Egypt reinstates emergency laws after embassy attack
The repeal of the emergency laws, prohibiting political gatherings and protests, was one of the main demands of the Egyptian revolution.
Egypt's Supreme Military Council and its government announced on saturday that it is reinstating the emergency laws it had repealed only two months ago. The announcement came following Friday's storming of the building housing the Israeli Embassy in Cairo.
The laws, which were in force for some 30 years under former president Hosni Mubarak, and whose repeal was one of the main demands of the revolution in Egypt, prohibit political gatherings and protests and carry severe penalties for offenders.
Information Minister Osama Heikal announced the reinstatement of the laws after a dramatic meeting of the Egyptian cabinet, headed by Prime Minister Essam Sharaf, and the chairman of the supreme military council, General Mohammed Tantawi.
Heikal said Egypt's prosecutor general for state security had already begun investigating detainees ahead of potential prosecutions.
Heikal said that the incident had harmed the good name of Egypt and its international standing, and that Egypt respected its international agreements and obligations stemming from those agreements - including the protection of the diplomats of all countries with which Egypt has relations and of the diplomats of those countries who are stationed in Egypt.
Heikal called on all organizations and political parties, as well as the Egyptian media, to show restraint and responsibility and not to encourage such incidents.
The emergency laws also impose restrictions on the freedom of the press.
"These rioters cannot be defined as brave or as heroes. They are lawbreakers who harm Egypt," the information minister said.
Egypt's foreign minister, Mohamed Kamel Amr, returned from a European visit to attend the cabinet meeting.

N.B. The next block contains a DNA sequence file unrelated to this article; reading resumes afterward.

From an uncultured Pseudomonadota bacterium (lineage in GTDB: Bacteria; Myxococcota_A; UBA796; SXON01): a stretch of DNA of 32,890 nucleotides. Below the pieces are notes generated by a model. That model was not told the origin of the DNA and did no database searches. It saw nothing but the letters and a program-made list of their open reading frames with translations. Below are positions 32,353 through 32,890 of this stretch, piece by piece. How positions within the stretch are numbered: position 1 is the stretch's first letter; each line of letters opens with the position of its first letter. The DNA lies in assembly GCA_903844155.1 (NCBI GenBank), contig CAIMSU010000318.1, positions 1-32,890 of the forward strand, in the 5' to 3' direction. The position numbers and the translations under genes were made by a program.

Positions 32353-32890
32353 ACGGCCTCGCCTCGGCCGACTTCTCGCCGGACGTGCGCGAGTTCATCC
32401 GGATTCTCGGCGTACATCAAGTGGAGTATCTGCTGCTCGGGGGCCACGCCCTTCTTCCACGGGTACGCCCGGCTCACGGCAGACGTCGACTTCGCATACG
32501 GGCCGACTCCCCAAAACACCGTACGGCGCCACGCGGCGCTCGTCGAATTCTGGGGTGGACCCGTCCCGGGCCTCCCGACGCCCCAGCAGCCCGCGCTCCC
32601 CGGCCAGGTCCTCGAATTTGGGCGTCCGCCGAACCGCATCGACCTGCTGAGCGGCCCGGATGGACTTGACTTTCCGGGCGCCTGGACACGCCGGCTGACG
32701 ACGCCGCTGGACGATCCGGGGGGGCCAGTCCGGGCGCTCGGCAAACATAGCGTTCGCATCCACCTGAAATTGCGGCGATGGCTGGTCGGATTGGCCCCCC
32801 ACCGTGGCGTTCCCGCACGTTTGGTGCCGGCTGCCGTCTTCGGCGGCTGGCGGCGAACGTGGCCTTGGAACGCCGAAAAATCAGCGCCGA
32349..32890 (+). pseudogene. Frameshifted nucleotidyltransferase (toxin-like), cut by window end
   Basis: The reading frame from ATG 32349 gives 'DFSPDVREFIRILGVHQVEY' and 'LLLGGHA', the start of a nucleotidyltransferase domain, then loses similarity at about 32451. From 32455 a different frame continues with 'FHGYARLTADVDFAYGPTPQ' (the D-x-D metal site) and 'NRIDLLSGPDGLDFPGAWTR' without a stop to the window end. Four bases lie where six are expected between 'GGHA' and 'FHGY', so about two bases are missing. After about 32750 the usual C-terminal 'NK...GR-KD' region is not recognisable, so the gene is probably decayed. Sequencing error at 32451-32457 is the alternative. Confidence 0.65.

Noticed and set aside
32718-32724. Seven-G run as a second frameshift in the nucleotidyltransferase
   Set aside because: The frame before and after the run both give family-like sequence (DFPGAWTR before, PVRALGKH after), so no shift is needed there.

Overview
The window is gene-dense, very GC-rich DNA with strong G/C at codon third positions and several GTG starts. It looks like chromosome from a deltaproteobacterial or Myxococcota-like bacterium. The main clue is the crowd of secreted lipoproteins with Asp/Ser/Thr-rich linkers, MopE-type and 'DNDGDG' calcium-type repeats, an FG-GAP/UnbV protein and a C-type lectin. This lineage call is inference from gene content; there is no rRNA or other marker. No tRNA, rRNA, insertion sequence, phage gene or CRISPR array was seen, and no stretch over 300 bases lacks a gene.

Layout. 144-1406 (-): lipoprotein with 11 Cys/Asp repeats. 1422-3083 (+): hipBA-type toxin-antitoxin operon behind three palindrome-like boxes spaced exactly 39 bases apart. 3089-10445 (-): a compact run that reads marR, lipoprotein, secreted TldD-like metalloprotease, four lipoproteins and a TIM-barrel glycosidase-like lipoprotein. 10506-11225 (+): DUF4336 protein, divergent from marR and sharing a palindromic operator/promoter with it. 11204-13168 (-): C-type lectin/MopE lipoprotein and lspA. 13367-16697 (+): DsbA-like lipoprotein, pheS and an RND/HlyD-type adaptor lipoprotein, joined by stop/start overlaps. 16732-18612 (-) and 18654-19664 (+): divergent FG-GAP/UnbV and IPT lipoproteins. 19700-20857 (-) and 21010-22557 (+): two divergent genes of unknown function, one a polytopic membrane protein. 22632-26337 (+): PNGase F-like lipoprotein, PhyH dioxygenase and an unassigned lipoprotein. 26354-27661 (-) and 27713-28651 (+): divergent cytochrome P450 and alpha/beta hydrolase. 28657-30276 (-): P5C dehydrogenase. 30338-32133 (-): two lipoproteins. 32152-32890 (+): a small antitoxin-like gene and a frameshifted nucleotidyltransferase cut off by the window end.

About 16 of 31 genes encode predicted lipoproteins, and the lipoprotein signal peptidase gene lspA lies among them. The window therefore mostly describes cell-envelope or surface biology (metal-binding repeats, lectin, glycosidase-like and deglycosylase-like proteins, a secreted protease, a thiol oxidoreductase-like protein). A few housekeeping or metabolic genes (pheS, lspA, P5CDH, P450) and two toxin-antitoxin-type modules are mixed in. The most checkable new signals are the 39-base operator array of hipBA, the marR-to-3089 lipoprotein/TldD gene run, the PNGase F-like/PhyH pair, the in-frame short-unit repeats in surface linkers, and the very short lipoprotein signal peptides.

Meanwhile on Saturday, Egyptian government officials expressed anger at reports, which turned out to be false, that Sharaf had resigned as prime minster. Egyptian television broadcast the report after it was first aired on Al Arabiya news channel.
The government issued a statement that the prime minister had come to the cabinet meeting to discuss the events and at no point was his resignation discussed.
The attack on the Israeli Embassy was also decried by representatives of liberal parties and movements that had taken part in the revolution. Amr Hamzawy, a founding member of the Freedom Egypt Party, called it "irresponsible." Hamdeen Sabahi, chairman of the Pan-Arabist Dignity Party, who is also a presidential candidate, condemned the violence toward the police by the rioters, while the April 6 youth movement said the attack would impact Egypt's revolution.
Egyptian television quoted a source in the Egyptian Interior Ministry that "foreign elements" - taking advantage of the restraint the Egyptian security forces had shown - were behind the attack.
Meanwhile, European leaders were quick to condemn the Saturday attack. British Prime Minister David Cameron said he had "urged" the Egyptian authorities to meet their responsibilities under the Vienna Convention "to protect diplomatic property and personnel, including the Israeli Embassy in Cairo.
"We welcome this and look to Egypt to honor this commitment," Cameron continued, in a statement released by his office, and added that the Egyptians had "reassured us that they take these very seriously."
German Foreign Minister Guido Westerwelle also condemned the attacks, saying he "expects the Egyptian authorities to provide for the security of the Embassy in accordance with international obligations. Any further escalation of the situation must be avoided."
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